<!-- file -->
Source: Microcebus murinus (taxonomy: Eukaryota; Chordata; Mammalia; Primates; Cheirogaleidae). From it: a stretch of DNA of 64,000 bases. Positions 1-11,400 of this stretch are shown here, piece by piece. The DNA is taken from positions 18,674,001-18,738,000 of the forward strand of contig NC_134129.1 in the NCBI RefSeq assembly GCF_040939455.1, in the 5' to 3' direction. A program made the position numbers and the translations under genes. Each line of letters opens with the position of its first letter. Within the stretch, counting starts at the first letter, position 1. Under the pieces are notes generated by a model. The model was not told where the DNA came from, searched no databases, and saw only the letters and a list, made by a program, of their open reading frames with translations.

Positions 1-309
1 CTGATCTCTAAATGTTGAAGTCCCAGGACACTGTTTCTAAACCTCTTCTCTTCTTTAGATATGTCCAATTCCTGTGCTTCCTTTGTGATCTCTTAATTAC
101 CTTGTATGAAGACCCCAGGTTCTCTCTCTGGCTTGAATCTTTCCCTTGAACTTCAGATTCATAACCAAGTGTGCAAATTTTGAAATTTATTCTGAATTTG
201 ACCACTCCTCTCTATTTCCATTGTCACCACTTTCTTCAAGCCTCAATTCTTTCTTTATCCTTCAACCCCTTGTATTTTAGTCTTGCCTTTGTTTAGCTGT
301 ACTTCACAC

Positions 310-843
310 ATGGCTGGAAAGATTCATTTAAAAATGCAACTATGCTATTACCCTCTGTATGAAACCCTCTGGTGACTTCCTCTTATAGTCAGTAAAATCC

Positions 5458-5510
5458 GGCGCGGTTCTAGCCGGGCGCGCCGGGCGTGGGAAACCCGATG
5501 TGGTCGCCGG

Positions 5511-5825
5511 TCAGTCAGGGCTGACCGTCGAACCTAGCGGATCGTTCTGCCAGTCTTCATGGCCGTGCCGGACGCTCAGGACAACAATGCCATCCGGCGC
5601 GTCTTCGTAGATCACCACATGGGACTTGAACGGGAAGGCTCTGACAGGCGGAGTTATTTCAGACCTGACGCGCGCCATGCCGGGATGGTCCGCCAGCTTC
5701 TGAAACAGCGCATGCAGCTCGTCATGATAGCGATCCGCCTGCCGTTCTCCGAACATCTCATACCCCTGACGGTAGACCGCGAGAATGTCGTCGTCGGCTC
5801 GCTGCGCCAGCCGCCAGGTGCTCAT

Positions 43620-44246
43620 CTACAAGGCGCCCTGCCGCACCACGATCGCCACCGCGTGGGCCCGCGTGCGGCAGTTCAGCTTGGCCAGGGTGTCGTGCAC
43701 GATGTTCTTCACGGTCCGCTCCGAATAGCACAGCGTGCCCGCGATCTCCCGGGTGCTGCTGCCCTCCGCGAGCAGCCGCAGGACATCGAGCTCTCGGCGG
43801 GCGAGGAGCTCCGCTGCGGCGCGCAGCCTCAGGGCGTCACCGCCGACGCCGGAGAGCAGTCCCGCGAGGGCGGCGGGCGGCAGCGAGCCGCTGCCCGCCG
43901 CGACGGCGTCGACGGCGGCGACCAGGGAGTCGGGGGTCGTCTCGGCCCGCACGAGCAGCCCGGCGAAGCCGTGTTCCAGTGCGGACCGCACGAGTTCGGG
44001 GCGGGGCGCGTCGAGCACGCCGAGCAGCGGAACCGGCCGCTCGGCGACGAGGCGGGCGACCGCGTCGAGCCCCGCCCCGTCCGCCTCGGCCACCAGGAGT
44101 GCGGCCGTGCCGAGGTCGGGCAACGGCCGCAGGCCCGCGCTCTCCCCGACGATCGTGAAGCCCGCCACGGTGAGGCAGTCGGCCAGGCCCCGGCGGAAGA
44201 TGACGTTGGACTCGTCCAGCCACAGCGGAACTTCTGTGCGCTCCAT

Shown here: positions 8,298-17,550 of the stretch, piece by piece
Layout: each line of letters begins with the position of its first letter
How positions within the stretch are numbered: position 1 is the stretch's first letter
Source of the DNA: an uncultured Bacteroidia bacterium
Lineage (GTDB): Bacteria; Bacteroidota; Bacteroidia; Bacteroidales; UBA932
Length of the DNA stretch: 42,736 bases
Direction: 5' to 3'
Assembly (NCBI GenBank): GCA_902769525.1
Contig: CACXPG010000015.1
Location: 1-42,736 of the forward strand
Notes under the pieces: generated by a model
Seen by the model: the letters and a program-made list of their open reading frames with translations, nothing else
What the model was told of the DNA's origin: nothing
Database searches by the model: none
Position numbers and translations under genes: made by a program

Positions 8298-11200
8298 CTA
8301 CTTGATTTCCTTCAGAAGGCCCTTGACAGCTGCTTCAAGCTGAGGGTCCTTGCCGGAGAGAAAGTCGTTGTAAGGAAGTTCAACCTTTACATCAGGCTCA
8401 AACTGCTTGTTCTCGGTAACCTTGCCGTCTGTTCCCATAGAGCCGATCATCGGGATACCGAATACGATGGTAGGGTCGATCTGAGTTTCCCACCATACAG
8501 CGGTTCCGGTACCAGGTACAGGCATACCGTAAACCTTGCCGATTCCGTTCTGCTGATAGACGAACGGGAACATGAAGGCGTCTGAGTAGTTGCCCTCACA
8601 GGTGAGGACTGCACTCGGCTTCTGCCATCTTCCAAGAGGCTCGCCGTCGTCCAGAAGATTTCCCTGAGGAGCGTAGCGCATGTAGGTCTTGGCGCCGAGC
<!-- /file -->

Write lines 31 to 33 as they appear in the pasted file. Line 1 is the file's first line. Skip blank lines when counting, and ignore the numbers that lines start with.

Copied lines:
Direction: 5' to 3'
Assembly (NCBI GenBank): GCA_902769525.1
Contig: CACXPG010000015.1